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L.A.'s Very Be Careful follows own beat

The quintet's Colombian roots are fully in play, but the talented musicians don't buy into the 'world music' label. Their new album, 'Escape Room,' is made of darker stuff.

July 27, 2010|By Reed Johnson, Los Angeles Times
  • Art Guzman, left, his brother Richard Guzman, Dante Ruiz, Craig Martin and Rich Panta are members of the vallenato band, Very Be Careful.
Art Guzman, left, his brother Richard Guzman, Dante Ruiz, Craig Martin… (Mel Melcon / Los Angeles…)

As you're cruising into the second or third hour of a typical Very Be Careful show — tequila scorching your tongue, perspiration drenching your torso, accordions and cowbells rattling your ear drums — it may not occur to you that you're actually listening to some pretty savvy and skilled musicians.

This isn't something that band founders Arturo Guzman, a bassist, and Ricardo, his vocalist-accordionist brother, necessarily want to publicize. Such awareness might compromise the Eastside quintet's image as an easygoing, good-times bar band, dispensers of irrepressible dance grooves for midnight mobs of well-lubricated party animals.

Since forming in the late 1990s, Very Be Careful hasn't discouraged such talk, which is underscored by the brothers' passionate, even obsessive devotion to the frantically danceable traditional vallenato music of their Colombian forebears. Though it's practically mandatory for clued-up modern music ensembles to boast of their "exotic" world influences, Very Be Careful, which will be playing at downtown's La Cita Bar on Wednesday night, remain defiant purists.

Eschewing the genre-mashing approach of so many of their peers, the group hews to a funky roots esthetic that somehow feels utterly contemporary. Comprising Ricardo's brawny vocals and aggressive three-button accordion, Arturo's cunning bass lines, Dante Ruiz's cowbell taps, Craig Martin's guacharaca (a wooden scraper) and Richard Panta on the compact African slave drum known as the caja vallenata, the band makes music as suitable for a Barranquilla dance hall, circa 1960, as for an Echo Park club packed with bicultural bohemians.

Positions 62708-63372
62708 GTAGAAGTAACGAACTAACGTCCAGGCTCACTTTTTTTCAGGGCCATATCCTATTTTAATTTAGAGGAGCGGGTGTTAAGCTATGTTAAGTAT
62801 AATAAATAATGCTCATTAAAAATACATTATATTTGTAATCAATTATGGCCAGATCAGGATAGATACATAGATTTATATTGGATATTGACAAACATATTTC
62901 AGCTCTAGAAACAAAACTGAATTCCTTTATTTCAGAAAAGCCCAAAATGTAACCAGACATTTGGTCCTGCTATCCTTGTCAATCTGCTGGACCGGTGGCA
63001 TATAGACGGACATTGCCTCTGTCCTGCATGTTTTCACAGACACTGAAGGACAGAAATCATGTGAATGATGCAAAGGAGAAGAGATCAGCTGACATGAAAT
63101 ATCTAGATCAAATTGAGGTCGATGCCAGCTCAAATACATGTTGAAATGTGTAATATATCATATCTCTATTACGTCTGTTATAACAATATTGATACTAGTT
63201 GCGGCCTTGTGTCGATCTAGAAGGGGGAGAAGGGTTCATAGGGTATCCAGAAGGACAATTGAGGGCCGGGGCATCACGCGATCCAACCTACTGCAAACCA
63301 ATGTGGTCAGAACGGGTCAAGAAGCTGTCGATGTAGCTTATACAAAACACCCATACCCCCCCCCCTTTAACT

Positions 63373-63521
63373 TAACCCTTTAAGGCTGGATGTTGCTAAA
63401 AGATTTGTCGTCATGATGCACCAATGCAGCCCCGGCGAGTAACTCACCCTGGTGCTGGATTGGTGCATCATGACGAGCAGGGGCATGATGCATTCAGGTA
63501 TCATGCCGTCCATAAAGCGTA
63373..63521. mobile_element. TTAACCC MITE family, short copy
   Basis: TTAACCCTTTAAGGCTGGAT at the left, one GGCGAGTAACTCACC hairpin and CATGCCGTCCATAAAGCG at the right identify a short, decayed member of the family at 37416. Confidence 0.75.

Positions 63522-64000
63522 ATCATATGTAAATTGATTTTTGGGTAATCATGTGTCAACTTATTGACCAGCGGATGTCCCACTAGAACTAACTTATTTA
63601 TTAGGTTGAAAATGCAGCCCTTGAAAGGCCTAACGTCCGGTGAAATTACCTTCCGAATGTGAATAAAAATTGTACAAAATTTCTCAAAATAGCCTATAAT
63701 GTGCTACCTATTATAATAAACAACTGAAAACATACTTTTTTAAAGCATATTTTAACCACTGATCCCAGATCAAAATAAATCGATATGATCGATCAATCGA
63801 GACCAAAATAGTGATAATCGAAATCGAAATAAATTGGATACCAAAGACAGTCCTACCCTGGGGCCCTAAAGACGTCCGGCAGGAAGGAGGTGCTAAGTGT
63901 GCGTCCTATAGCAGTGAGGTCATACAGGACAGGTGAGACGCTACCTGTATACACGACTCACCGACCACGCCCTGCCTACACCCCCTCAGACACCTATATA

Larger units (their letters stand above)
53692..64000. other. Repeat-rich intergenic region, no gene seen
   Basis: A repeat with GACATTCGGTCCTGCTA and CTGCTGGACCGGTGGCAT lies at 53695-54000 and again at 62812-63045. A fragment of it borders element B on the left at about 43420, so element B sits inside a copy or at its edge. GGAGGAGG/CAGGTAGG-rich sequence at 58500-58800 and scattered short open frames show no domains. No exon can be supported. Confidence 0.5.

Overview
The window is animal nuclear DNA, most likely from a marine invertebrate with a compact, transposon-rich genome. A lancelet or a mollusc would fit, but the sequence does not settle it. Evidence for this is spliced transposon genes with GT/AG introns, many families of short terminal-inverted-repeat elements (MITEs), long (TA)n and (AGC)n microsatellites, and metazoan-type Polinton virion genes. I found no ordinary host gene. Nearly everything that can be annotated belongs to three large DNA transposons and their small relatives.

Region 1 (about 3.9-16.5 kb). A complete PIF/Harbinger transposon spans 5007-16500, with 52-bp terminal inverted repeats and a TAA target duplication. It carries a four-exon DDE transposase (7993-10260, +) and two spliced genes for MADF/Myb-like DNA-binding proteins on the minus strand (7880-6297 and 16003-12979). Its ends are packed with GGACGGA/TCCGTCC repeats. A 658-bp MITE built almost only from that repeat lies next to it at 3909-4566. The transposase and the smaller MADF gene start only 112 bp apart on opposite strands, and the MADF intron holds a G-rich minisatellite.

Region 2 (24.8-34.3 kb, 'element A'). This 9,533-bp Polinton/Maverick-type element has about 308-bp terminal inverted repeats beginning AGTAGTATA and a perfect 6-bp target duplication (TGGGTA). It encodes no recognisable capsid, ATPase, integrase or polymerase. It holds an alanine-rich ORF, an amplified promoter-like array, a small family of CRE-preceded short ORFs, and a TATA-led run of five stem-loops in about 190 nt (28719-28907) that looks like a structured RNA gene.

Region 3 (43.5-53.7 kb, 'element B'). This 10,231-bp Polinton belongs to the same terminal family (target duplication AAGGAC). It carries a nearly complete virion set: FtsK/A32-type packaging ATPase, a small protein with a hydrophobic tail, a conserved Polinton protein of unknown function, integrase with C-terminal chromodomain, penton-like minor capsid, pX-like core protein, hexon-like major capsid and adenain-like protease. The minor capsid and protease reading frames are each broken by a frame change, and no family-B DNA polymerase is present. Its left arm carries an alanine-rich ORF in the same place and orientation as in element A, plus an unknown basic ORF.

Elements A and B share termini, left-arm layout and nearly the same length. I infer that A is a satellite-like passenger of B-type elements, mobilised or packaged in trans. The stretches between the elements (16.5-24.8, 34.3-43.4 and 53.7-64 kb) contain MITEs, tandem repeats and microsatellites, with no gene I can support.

"We've seen too many groups do like an eclectic mix of everything, putting in a mix of Latin and rock," says Ricardo, the younger Guzman sibling, during a lunchtime interview at Langer's deli across from MacArthur Park. "We were like, 'Let's funnel our interests into a simpler thing and do it to a limit, and hold back the cheesy side of it.'"

Arturo, a master of the dry-humored rejoinder, takes his cue.

"He said the word 'restraint.' I think," Arturo says in a mock-puzzled tone. "Sometimes I want to jump and get angry on the bass. It's sort of like the yin and yang."

Ruiz, taking all this in, adds, "I think it's good that we show some decorum."

With the band's release this spring of its sixth full-length album, "Escape Room," it may be hard to escape the conclusion that Very Be Careful's music is more than simply a soundtrack for marathon sessions of drinking and hooking up. After a decade of slaving away in virtually every retro-funky watering hole from downtown to Koreatown, the band achieved a breakthrough with the strong critical response to its 2007 album "Salad Buey."

Then a 2008 tour brought positive notices from Britain's famously hard-to-please pop press. ("Top-grade organic dance music, a South American alternative to James Brown's funk," quoth the Independent of London.) By good fortune, the band's blooming reputation coincided with the Latin Grammys' decision to add vallenato and its kissing cousin, cumbia, to its awards categories beginning in November 2006.

With "Escape Room," released by independent Barbès Records, the band aimed to make a disc that would sound tight and polished but not over-produced, "like an old Motown feel," Ricardo says. A couple of tunes, "La Alergia" and "El Hospital," were penned by the Guzmans' mother, Deicy, who helped instill in her children a worship of vallenato legends such as Calixto Ochoa, Abel Antonio Villa and Alejo "El Negro Grande" Durán.

Olivier Conan, owner of Barbès Records, approves of the band's disinclination to market itself as a "world music" outfit aimed at urban sophisticates. Even so, he says, "There's no sense of them playing anything folkloric or revivalist. It's completely modern and completely authentic and people grasp that."

Characteristic of vallenato, which originated on Colombia's Caribbean coast as a hothouse folk varietal, the songs on "Escape Room" combine pulsating rhythms with a rueful undertow, a back-draft of mystery and danger. Of course, you might guess that from the CD cover image of a bartender cat warily serving drinks to a rifle-toting fox.

"It's kind of a dark record," Arturo said. "The melodies are more sinister, minor key, but not lazy-sounding. It's an energetic sort of darkness, not a depressing one."

"Like you're drowning," Ricardo adds, "but not giving up."

This persistence helped Very Be Careful persevere as the odd-man-out of L.A.'s post-punk Spanish-language music scene. The group's genesis dates to when Ricardo and Ruiz met at the Peace and Justice Center, a short-lived but impactful nonprofit arts and community facility. In those years, surrounding the 1992 civil disturbances, L.A.'s politico-cultural tectonics were shifting. Ozomatli, Quetzal and Aztlán Underground were among the bands that arose from the aftershocks.

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